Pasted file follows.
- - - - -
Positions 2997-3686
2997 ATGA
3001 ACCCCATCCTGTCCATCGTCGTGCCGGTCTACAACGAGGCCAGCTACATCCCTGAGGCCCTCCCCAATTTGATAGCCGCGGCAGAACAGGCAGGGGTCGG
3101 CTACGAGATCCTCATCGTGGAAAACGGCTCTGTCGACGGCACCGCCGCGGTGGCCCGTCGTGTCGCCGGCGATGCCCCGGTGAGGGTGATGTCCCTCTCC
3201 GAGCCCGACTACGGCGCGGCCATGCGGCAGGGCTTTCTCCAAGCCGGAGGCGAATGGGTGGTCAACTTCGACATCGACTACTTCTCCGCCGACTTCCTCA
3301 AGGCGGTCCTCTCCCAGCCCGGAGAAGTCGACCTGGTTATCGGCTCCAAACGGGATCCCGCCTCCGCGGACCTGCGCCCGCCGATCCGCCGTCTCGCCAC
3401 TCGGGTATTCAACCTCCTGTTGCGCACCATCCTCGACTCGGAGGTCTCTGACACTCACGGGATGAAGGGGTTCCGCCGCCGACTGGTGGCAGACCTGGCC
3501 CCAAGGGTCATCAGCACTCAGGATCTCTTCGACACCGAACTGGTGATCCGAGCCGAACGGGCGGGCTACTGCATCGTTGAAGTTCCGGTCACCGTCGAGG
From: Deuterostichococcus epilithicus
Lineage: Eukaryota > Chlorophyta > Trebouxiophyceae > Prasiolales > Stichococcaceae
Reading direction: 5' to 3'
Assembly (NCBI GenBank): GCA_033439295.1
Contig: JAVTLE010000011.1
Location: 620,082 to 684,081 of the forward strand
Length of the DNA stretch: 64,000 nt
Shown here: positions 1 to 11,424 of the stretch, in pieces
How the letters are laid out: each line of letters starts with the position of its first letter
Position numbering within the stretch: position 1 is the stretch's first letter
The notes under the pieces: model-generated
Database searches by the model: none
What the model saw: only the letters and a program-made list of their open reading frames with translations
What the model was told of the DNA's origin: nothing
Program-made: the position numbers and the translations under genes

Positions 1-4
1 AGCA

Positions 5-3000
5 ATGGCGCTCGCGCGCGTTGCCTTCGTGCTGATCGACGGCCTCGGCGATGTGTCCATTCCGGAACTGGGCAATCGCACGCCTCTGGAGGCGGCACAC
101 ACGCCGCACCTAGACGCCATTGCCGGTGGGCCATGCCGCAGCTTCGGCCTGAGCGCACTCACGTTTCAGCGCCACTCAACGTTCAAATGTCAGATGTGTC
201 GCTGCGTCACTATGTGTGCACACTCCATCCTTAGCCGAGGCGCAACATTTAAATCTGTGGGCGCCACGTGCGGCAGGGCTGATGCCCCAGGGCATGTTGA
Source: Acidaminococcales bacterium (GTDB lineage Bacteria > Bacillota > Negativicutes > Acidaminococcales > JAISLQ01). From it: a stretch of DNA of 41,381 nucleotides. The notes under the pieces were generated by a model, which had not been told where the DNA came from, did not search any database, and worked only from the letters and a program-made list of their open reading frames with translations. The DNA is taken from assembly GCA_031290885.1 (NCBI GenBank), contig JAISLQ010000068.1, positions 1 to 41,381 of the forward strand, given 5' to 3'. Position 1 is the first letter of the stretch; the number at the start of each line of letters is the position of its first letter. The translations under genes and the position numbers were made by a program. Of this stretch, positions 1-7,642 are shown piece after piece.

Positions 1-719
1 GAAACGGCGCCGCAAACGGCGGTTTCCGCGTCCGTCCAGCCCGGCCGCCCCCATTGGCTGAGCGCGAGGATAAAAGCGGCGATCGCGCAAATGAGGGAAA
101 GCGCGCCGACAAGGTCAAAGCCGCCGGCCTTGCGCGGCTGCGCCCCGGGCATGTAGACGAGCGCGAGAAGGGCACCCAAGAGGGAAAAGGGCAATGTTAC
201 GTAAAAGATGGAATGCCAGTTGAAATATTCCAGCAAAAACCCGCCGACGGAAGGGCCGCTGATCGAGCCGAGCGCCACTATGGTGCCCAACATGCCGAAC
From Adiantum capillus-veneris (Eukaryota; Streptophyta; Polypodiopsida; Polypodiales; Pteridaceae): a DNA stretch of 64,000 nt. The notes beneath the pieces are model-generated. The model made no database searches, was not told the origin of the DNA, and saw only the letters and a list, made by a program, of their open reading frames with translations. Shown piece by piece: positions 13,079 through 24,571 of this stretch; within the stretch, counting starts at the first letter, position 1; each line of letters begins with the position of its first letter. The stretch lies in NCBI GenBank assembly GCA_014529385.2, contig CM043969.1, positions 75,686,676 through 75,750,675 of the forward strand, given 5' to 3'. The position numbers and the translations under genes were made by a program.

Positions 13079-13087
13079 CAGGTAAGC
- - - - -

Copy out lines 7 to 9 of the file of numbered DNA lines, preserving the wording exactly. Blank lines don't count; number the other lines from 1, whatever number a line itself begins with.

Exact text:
3401 TCGGGTATTCAACCTCCTGTTGCGCACCATCCTCGACTCGGAGGTCTCTGACACTCACGGGATGAAGGGGTTCCGCCGCCGACTGGTGGCAGACCTGGCC
3501 CCAAGGGTCATCAGCACTCAGGATCTCTTCGACACCGAACTGGTGATCCGAGCCGAACGGGCGGGCTACTGCATCGTTGAAGTTCCGGTCACCGTCGAGG
From: Deuterostichococcus epilithicus